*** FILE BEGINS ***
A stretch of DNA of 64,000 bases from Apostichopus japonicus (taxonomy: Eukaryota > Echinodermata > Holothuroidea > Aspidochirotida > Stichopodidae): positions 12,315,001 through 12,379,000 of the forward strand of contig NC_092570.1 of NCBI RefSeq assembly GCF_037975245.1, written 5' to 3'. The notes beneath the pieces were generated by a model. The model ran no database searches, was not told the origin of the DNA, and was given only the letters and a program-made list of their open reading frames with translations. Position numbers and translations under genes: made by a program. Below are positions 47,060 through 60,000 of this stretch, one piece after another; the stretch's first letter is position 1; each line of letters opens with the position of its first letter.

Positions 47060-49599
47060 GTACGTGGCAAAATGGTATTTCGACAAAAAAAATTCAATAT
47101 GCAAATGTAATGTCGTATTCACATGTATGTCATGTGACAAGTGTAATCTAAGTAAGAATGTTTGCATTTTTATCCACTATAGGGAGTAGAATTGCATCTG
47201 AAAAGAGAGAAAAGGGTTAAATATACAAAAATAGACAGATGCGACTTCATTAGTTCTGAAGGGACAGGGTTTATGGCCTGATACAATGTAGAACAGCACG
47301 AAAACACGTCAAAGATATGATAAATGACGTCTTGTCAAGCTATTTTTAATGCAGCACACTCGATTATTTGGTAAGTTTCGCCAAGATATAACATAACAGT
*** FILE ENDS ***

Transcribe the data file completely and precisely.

A stretch of DNA of 64,000 bases from Apostichopus japonicus (taxonomy: Eukaryota > Echinodermata > Holothuroidea > Aspidochirotida > Stichopodidae): positions 12,315,001 through 12,379,000 of the forward strand of contig NC_092570.1 of NCBI RefSeq assembly GCF_037975245.1, written 5' to 3'. The notes beneath the pieces were generated by a model. The model ran no database searches, was not told the origin of the DNA, and was given only the letters and a program-made list of their open reading frames with translations. Position numbers and translations under genes: made by a program. Below are positions 47,060 through 60,000 of this stretch, one piece after another; the stretch's first letter is position 1; each line of letters opens with the position of its first letter.

Positions 47060-49599
47060 GTACGTGGCAAAATGGTATTTCGACAAAAAAAATTCAATAT
47101 GCAAATGTAATGTCGTATTCACATGTATGTCATGTGACAAGTGTAATCTAAGTAAGAATGTTTGCATTTTTATCCACTATAGGGAGTAGAATTGCATCTG
47201 AAAAGAGAGAAAAGGGTTAAATATACAAAAATAGACAGATGCGACTTCATTAGTTCTGAAGGGACAGGGTTTATGGCCTGATACAATGTAGAACAGCACG
47301 AAAACACGTCAAAGATATGATAAATGACGTCTTGTCAAGCTATTTTTAATGCAGCACACTCGATTATTTGGTAAGTTTCGCCAAGATATAACATAACAGT